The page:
Ok, now to get to the brutality. There is no real gore in the film, it’s rather the emotional abuse of Emily and Angelica that makes the film so “brutal”. It’s to the credit of both the actresses who play them that they carry it off well. It could also help that one of the actresses had been raped before, so it is in good taste to have her relieve her ordeal for the most brutal movie ever. The worst scene is when one of the girls is sodomized by a knife in a scene that goes on for far too long.
The bad guys are good in their roles. Kevin (Waingro from “Heat” and Counselor #2 from “SpaceCamp”) Gage as Chaos is a very intimidating person. He’s an alpha-male psychopath, very strong and powerful. Here though, I don’t think he is totally believable as a serial killer. He’s no David Hess. He is, however, competent in the role. This movie feels like an old-school 80s horror flick, and if it wasn’t for the mention of cellphones or one of the characters saying the year is 2002, you might think that it’s from a bygone era of things like “Silent Night, Deadly Night” (which I wrote an original review for this past weekend). It has that downbeat sleazy feel to it and one could see Britain putting this on the Video Nasty list. Sage Stallone looks rather embarrassed to be in the movie and you really can’t blame him. He doesn’t have much to work with in his carbon copy role of Junior Stillo from “Last House on the Left”. Since Sage Stallone is one of the masterminds behind Grindhouse Releasing though I will let him pass since he brought us Lucio Fulci’s “The Beyond” restored and un-cut to U.S. shores.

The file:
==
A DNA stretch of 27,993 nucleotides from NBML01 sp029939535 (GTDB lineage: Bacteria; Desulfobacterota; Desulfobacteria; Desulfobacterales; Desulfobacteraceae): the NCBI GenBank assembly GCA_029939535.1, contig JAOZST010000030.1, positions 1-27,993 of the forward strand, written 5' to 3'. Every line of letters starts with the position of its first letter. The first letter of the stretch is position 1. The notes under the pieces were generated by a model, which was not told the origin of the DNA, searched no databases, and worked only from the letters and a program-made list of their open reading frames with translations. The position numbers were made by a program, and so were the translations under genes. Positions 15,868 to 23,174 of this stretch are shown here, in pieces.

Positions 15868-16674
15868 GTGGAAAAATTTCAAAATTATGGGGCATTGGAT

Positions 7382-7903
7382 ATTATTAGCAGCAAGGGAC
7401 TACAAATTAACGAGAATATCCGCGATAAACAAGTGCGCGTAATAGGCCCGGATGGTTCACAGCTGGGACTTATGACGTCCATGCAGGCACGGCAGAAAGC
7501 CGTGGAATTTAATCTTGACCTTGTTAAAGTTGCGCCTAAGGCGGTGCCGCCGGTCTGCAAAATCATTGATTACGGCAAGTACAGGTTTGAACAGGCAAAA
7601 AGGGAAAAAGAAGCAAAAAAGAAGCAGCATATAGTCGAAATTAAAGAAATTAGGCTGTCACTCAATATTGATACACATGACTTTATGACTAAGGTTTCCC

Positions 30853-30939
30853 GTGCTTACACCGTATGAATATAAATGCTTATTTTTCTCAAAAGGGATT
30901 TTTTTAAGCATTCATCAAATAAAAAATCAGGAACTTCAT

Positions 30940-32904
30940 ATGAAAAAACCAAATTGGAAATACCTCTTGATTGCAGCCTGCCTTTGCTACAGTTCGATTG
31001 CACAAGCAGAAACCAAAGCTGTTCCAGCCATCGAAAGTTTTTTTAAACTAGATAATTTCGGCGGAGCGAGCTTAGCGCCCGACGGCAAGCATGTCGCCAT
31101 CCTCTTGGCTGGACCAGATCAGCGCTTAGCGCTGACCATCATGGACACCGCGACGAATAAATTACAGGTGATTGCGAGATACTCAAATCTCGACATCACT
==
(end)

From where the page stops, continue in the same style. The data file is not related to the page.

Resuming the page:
Unfortunately, all good points of this film are going to be ignored by most due to the antics of director David DeFalco telling people that he is a demon and challenging critics and fans to fight him. He’s like a cross between a shock-rocker and pro-wrestler, but at least we have confidence that the majority of both those groups know they are putting on an act. With DeFalco though, that isn’t the case, as judging from the extras on the DVD. In one of the most bizarre extras on a DVD ever, we have him cutting a wrestling promo inside the L.A. County Corners office. I don’t know why he felt this would be a good idea. The feature starts off with the camera following behind a shirtless DeFalco as he opens the doors to the crypt, while sporting the most brutal rat-tail ever. Dave then goes off on a tirade of how he is “The Demon” and how this is the first time a filmmaker has been interviewed in a coroners office. There is a reason that filmmakers don’t go around getting interviewed in coroners offices and it’s because they have the common sense to know it’s not a good idea. Most directors want to be taken seriously. The Demon continues his promo informing us that this is “his reality”. That there are “homicides, suicides, and auto-accidents”, and that we are entering “the demon’s playground”. Now I didn’t realize this, but apparently nobody in the world dies from natural causes anymore, so to make a film where people have fun and live good lives is ridiculous because it’s fake. The only reality is that we are all going to one day be raped and murdered, and therefore “Chaos” is a very important film because The Demon made it and not only is it the first step in the “succession of evil”, but it’s the first step in the “progression of evil”. This might be a pretty interesting feature if the demon had not been in it, as it shows the daily grind of a coroner. He tells us on average the L.A. Coroner’s Office has 10,000 bodies a year. “10,000 bodies a year, baby!”, The Demon explains happily. Evidently he thinks that 10,000 people dying a year has something to do with him making “Chaos”. We learn that none of this is about showing the L.A. Coroner’s office at all about midway through when The Demon and the coroner shake hands. This whole thing is a sick self-promotion for The Demon’s next movie in the progression and succession of evil in which the coroner, Cormier, tells us that he has a theory that people who do too much methamphetamine open up the doors for demons to come and possess their soul, which gives this reviewer the impression that for DeFalco it will be an autobiographical film. The commentary track is interesting. You get to learn that star David Gage is indicted for drug charges and one of the producers murdered his wife. DeFalco thinks that’s cool because it shows how evil and brutal his film is. They are very self-congratulatory about all this “brutality” and very careful to not mention “Last House on the Left”. They do say that the murders of the girls are based on some serial killer guy, which goes to show that they can’t even make up original deaths. They go on to say that the serial killer has since been executed, which is sad, because he would probably sue them for plagiarism. Chaos is not a remake; to be a remake it would have to be acknowledged for what it is by the people behind it. Without “Last House on the Left”, there would be no “Chaos”. So in a roundabout way you can blame the superior film for it’s unofficial knock-off. Also, remakes generally add something new or put a new twist on things. “Chaos” doesn’t do either. What it does do is get the tone right. You want a hard edged horror film? “Chaos” delivers. Whether or not you can get past the controversy regarding DeFalco’s antics and his denial of it being the bastardization of “Last House on the Left” will go a long ways as to how you will take to the film. It’s nothing more than what it sets out to be, but it’s not as grandiose as DeFalco proclaims. It’s a disturbing and fucked up film in the basest way possible. It’s up front and vulgar, pulling no punches. There is nothing more than that there though. Seriously the whole message is “this is some fucked up shit”. “Chaos” is not a horribly made film nor horribly acted. It’s just very immature and twenty years too late. At least it’s only 70 minutes long.